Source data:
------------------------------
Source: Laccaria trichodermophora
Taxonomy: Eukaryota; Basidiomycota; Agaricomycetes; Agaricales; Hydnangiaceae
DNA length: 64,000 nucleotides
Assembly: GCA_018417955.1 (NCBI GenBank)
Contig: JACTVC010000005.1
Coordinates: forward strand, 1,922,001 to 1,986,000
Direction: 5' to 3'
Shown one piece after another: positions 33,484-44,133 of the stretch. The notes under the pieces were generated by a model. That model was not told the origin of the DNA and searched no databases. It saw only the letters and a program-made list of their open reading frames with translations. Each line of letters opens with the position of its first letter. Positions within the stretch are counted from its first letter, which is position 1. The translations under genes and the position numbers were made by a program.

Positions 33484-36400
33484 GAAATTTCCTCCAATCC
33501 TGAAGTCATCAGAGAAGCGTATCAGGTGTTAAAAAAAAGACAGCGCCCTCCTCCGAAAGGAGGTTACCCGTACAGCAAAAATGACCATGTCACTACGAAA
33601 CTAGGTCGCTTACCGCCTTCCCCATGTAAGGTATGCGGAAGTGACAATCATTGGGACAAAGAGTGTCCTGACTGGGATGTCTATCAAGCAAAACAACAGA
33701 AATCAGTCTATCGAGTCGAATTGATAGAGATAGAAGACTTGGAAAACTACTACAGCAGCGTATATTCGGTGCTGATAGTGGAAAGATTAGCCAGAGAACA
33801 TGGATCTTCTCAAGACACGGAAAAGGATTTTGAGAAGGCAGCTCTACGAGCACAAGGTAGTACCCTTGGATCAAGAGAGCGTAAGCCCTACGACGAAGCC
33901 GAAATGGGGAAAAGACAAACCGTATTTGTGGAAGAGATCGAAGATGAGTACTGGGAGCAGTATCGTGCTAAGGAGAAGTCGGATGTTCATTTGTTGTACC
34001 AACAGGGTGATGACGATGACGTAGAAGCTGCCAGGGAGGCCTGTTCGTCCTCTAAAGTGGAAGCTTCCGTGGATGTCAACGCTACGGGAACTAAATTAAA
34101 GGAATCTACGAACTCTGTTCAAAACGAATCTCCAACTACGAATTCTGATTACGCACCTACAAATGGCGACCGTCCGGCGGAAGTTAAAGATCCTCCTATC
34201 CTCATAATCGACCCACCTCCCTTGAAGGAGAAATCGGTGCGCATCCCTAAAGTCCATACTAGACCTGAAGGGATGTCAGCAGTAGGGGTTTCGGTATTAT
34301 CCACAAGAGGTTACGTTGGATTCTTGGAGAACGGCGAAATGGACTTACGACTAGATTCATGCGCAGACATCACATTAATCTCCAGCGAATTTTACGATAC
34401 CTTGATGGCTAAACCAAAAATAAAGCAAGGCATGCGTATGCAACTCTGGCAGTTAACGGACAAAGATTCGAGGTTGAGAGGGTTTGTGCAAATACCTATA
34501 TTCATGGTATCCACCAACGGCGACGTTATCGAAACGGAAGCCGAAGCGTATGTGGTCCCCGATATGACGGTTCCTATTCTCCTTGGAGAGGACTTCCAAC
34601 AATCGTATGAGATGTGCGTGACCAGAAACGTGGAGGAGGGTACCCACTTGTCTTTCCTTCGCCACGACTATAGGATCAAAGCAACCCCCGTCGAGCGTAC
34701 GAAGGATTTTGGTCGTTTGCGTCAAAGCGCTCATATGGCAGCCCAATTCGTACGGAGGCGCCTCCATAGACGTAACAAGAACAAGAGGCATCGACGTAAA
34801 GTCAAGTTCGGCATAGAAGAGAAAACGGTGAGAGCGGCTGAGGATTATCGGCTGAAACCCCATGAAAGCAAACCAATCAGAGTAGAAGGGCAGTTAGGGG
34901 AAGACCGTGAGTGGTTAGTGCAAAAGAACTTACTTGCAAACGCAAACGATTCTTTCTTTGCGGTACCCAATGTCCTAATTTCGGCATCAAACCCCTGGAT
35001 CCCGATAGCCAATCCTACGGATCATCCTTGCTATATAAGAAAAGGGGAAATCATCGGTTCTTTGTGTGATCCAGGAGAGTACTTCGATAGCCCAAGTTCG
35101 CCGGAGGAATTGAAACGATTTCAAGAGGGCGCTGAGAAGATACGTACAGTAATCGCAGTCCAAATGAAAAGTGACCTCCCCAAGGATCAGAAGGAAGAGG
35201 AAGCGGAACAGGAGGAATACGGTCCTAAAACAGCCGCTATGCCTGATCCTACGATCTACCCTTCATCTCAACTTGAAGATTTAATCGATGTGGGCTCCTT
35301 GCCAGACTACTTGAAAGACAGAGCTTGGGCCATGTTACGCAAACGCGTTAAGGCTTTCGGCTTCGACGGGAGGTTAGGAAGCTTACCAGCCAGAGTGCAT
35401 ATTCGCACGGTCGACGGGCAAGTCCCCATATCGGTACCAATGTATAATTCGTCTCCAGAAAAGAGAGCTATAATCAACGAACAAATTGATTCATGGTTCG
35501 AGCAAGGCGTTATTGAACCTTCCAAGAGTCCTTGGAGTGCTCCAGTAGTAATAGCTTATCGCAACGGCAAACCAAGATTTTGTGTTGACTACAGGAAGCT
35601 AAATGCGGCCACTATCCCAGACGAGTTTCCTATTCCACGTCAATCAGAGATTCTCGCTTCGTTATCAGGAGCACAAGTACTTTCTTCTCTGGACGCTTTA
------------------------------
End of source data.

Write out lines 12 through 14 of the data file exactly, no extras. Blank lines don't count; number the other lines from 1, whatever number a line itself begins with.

33601 CTAGGTCGCTTACCGCCTTCCCCATGTAAGGTATGCGGAAGTGACAATCATTGGGACAAAGAGTGTCCTGACTGGGATGTCTATCAAGCAAAACAACAGA
33701 AATCAGTCTATCGAGTCGAATTGATAGAGATAGAAGACTTGGAAAACTACTACAGCAGCGTATATTCGGTGCTGATAGTGGAAAGATTAGCCAGAGAACA
33801 TGGATCTTCTCAAGACACGGAAAAGGATTTTGAGAAGGCAGCTCTACGAGCACAAGGTAGTACCCTTGGATCAAGAGAGCGTAAGCCCTACGACGAAGCC